Similarly, Beal criticizes the space-oriented ambitions of billionaires like Elon Musk and Jeff Bezos. He echoes thinkers like feminist scholar Donna Haraway and French philosopher Bruno Latour, who suggested in 2018 that addressing the multiple political and social crises we face today will require coming back “down to Earth” rather than retreating into escapist fantasies like creating a civilization on Mars.
Beal’s book might still rub a lot of people the wrong way — say, those who can’t accept his main premise (that it could be “too late” to stop climate change) or think that that worldview might hinder climate action. But for the more than 80 percent of Americans who say they believe in God (as well as those who may be spiritual but religiously unaffiliated), it’s possible his analysis will help them grapple with how their faith has shaped their views on the environment.
When Time Is Short is the latest addition to a rich body of work on what eco-theologian Michael Dowd termed a “post-doom mentality” or sustainability scholar Jem Bendell calls “deep adaptation” — the idea that if you accept what is inevitable, you can develop a true sense of empathy and a plan for how to respond positively. Pagan environmental activist John Halstead argued in his 2019 book, Another End of the World is Possible, that we need to abandon the obsessive focus on growth and capitalism that has driven us to the brink of collapse. (A 2021 book by the same name, written by a trio of Belgian ecologists and environmental advocates, calls this approach “collapsing well”).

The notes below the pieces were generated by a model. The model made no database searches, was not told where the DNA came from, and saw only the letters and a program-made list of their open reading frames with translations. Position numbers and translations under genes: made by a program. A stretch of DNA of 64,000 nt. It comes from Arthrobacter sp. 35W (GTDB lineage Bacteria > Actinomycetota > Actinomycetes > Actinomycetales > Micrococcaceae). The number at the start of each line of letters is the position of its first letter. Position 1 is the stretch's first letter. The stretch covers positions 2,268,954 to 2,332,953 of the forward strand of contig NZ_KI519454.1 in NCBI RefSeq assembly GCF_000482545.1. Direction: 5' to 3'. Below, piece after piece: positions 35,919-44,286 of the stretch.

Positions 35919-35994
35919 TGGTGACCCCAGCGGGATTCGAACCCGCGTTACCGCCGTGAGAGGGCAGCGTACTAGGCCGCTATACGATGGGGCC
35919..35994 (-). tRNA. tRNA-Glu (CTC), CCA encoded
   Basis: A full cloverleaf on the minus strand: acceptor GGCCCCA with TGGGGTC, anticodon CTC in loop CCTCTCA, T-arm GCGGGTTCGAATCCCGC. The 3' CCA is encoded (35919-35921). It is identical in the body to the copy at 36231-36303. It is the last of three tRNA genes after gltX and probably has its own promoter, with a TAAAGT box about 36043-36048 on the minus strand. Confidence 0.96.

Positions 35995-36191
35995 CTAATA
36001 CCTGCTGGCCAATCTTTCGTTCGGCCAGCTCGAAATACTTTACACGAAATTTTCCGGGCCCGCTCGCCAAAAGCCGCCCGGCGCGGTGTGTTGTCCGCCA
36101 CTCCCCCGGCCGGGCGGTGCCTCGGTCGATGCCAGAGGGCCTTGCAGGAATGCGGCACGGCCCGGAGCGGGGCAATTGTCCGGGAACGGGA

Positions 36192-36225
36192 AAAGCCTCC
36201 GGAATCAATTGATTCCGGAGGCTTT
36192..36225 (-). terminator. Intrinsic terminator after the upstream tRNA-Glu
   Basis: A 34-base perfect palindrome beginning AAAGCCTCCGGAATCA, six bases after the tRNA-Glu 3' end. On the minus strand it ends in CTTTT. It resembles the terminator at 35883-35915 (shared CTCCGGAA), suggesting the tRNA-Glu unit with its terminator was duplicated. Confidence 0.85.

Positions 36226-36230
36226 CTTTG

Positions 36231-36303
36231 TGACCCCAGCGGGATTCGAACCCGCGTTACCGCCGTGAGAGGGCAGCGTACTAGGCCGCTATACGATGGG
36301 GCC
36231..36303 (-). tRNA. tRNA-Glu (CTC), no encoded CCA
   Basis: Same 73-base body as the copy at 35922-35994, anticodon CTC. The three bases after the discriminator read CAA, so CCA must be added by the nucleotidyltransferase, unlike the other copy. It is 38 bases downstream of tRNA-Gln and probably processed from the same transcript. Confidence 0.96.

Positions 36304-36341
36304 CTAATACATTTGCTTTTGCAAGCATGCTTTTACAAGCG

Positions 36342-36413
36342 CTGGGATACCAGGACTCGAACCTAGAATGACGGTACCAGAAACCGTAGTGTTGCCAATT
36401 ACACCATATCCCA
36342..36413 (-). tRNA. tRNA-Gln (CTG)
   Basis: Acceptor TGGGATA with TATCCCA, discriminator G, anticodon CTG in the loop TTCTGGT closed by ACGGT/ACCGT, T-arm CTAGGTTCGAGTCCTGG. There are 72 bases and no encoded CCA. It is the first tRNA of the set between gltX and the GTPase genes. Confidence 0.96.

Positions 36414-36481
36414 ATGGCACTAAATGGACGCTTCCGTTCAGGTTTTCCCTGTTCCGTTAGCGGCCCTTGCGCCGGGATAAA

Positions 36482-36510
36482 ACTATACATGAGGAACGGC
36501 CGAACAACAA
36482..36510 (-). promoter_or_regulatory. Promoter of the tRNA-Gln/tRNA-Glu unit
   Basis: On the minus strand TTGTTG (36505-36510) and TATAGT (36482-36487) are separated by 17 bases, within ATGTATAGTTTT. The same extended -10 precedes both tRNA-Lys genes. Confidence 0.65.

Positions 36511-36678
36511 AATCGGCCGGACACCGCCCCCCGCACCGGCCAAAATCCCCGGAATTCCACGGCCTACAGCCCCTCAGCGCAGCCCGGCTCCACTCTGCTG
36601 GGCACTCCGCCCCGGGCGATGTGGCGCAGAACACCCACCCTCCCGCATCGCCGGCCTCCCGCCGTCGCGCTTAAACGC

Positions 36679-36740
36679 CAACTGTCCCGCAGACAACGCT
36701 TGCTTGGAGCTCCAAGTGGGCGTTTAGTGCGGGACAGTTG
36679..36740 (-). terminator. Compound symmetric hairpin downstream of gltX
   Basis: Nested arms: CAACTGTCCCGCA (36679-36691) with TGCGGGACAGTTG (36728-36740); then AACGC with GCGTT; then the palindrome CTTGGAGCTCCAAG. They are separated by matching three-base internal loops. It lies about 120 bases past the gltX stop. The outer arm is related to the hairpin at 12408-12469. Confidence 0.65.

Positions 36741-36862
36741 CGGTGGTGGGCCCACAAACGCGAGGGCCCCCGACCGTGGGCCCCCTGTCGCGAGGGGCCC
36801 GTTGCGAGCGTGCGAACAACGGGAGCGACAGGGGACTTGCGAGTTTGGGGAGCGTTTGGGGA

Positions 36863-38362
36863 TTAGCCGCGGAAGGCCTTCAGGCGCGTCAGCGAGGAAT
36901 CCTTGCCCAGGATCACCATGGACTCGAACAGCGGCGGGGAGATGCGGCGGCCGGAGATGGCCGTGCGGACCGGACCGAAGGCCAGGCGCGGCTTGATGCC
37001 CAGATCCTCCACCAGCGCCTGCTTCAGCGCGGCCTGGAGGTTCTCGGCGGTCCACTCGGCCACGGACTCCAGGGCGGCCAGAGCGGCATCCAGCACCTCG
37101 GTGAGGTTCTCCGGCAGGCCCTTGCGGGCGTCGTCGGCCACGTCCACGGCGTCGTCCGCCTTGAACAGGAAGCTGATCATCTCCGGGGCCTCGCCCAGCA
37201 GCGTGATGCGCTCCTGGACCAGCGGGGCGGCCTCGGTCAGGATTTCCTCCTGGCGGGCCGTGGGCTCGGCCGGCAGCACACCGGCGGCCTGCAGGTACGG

But where Beal’s expertise as a Bible scholar shines is in his analysis of scripture to assert that early Christians were deeply connected to the Earth, and that modern-day interpretations are often at odds with the original message of harmony and respect for nature. He writes that the Old Testament creation story about Adam being crafted from earth — shared by both Jews and Christians — has ancient roots; even the name “Adam” comes from the Hebrew word “ha’adamah,” meaning humus or ground. The human, therefore, is “divinely inspired dust,” a reminder to believers that to dust they shall return.
For better or for worse, Beal’s message comes at a critical time. Climate anxiety is rising; as reports of droughts, fires, and floods dominate the news, climate change is no longer an abstract concept for many people, but a very real and present threat. At the same time, politicians and corporations don’t seem seriously interested in either stopping the crisis from worsening or mitigating its effects; the chances of actually limiting warming to 1.5 degrees Celsius (about 2.7 degrees Fahrenheit), as outlined in the Paris Agreement, are now essentially nil. In one study from last year, 56 percent of teens and young adults said they believed that “humanity is doomed.”
Beal doesn’t try to downplay these realities or comfort readers with a message that it will all be okay. “I don’t believe that we will sufficiently decelerate let alone reverse the great anthropogenic acceleration in which we find ourselves,” he writes in the book, “though I’d be very happy to discover otherwise.”
Once we’ve grieved for what we will lose, Beal writes, we can begin the work of doing something with the short time we have left. Given that reality, though, he acknowledges that not everyone may grieve the same way. Beal’s book was written before Don’t Look Up came out, but it references another disaster movie — Lars von Trier’s 2011 film “Melancholia,” about two sisters who struggle to cope in the days before a rogue planet collides with the Earth. While one sister is “paralyzed by depression and anxiety,” the other “gains a new sense of clear-minded peace and composure.” Religion, he argues, can provide a framework for action to alleviate unnecessary suffering as the world collapses around us.
“It’s about becoming disoriented, about realizing your smallness,” Beal said. Accepting that we’re not important, he suggests, is the most important thing we can do.